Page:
Resolving the most quarrelsome aspect of its bankruptcy, the Philadelphia Orchestra Association has settled with the national musicians' pension fund that had threatened expensive and time-consuming litigation over the orchestra's withdrawal from the fund.

The American Federation of Musicians and Employers' Pension Fund (AFM-EPF), which had filed a $35 million claim in the case, will drop all its legal challenges in exchange for $1.75 million from the orchestra.

The development allows the orchestra to approach bankruptcy Judge Eric L. Frank with an uncontested reorganization plan, which means - if the orchestra can wrap up talks with the Kimmel Center over a new lease - that it could be out of bankruptcy within 90 days. The fund did not immediately respond to a request for comment.

"Our objective was total peace," said orchestra bankruptcy lawyer Lawrence G. McMichael, "and spending $1.75 million was worth it to achieve total peace and a quick resolution of the bankruptcy to get the orchestra back into the business of performing and raising money and all those good things."

(Actually, the orchestra's playing schedule has continued undisturbed since its Chapter 11 on April 16, 2011.

Still pending before the association can file a reorganization plan is a new contract with the Kimmel Center, its landlord for Verizon Hall. McMichael said the basic framework for an agreement has been worked out, and versions of the deal were being exchanged between the two.

"I think we'll get it cleaned up in the next week or two," he said.

The association's withdrawal from the pension fund was a major objective of the bankruptcy. The national pension fund, which draws participation from U.S. orchestras and freelance musicians, resisted the Philadelphia Orchestra's proposed withdrawal, and then, after the withdrawal was an accomplished fact on Nov. 1, pursued legal action on several fronts. Partly an attempt to recover what it claimed was an under-funded liability, and partly as a blunt deterrent against other orchestras trying similar withdrawals, the fund pursued a multi-tiered strategy - including the threat of bringing donors to the endowment into court to question whether they had really stipulated that their donations be held in endowment in perpetuity.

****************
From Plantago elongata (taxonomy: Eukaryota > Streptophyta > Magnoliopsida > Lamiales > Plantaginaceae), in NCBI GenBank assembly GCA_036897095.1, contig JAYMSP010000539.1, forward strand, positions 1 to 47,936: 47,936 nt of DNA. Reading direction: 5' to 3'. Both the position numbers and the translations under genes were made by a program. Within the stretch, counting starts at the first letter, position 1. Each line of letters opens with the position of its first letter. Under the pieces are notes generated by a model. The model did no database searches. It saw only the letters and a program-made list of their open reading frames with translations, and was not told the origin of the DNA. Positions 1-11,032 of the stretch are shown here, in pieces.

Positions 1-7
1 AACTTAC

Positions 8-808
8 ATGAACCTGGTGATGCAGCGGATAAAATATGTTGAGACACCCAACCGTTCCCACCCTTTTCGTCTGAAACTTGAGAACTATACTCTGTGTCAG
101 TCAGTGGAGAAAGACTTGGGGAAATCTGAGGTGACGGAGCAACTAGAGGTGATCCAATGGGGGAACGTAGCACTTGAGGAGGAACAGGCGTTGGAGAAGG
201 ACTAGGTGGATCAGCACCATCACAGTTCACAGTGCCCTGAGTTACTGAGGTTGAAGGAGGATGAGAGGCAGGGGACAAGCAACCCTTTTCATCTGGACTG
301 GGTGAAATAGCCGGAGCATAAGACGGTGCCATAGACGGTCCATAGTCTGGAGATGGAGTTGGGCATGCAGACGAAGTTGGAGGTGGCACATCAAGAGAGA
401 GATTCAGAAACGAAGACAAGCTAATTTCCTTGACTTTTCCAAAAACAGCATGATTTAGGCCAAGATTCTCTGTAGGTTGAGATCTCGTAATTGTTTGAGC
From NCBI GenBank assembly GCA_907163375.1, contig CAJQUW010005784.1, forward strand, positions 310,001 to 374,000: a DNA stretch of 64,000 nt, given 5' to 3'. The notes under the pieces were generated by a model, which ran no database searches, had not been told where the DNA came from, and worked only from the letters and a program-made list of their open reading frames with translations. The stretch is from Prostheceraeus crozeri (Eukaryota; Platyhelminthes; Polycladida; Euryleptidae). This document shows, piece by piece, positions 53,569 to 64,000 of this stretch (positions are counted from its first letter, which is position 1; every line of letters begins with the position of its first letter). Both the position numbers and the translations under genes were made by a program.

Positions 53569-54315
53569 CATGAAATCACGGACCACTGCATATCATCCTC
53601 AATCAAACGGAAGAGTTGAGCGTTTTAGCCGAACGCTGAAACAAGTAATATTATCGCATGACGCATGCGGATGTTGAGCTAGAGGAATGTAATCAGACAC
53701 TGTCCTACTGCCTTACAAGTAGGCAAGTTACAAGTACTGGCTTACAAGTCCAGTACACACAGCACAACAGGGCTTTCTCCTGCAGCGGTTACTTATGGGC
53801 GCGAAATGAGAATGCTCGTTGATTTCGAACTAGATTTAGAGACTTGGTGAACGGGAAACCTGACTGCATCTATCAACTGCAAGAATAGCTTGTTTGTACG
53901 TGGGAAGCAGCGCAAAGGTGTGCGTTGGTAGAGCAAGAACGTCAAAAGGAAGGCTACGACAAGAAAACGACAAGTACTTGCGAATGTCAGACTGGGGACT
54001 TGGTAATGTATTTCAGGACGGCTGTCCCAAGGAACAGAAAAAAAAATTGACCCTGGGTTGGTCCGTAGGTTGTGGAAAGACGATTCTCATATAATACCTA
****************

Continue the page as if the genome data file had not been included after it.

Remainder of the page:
All those challenges will be dropped now, said McMichael and other sources.

Also related to the pension plan squabble was a contract between the orchestra and the American Federation of Musicians relating to the national electronic media agreement, which the AFM had declined to sign. It was signed recently, McMichael said, but was contingent on the settlement with the pension fund.

McMichael said the orchestra was in the process of figuring out how much it would need to raise in order to pay for creditors' claims in the case, including the $1.75 million for the pension fund. "We're in the ballpark, we think we can raise that amount and then we're done."

A contested reorganization plan - which the pension fund had promised absent a deal - would have cost the association time, as well as hundreds of thousands of dollars in legal fees, said McMichael.

"The bankruptcy has served its purpose and we need to get it over with. Now that we're not looking at any fights, you'll see this case wrap up in the next 90 days."